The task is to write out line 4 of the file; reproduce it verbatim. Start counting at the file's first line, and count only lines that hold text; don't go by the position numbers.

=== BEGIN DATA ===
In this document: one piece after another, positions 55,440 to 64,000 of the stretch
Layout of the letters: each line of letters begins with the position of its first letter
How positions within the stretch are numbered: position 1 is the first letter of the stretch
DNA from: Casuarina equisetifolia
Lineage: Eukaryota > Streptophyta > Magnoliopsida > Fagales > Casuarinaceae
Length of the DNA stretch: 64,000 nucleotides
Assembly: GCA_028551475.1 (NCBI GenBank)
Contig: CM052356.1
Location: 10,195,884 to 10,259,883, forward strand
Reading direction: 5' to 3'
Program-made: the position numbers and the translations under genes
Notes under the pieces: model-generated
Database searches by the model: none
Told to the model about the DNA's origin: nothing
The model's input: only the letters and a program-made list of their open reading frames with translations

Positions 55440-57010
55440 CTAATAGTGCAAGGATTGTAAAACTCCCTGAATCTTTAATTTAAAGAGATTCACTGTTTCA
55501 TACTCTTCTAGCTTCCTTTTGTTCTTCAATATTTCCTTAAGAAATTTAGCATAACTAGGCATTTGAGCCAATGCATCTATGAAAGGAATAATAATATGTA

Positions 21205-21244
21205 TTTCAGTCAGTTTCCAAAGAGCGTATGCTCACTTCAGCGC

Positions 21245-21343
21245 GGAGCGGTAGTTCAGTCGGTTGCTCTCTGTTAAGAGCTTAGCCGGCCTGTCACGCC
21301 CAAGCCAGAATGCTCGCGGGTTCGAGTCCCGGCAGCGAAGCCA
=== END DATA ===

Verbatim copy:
DNA from: Casuarina equisetifolia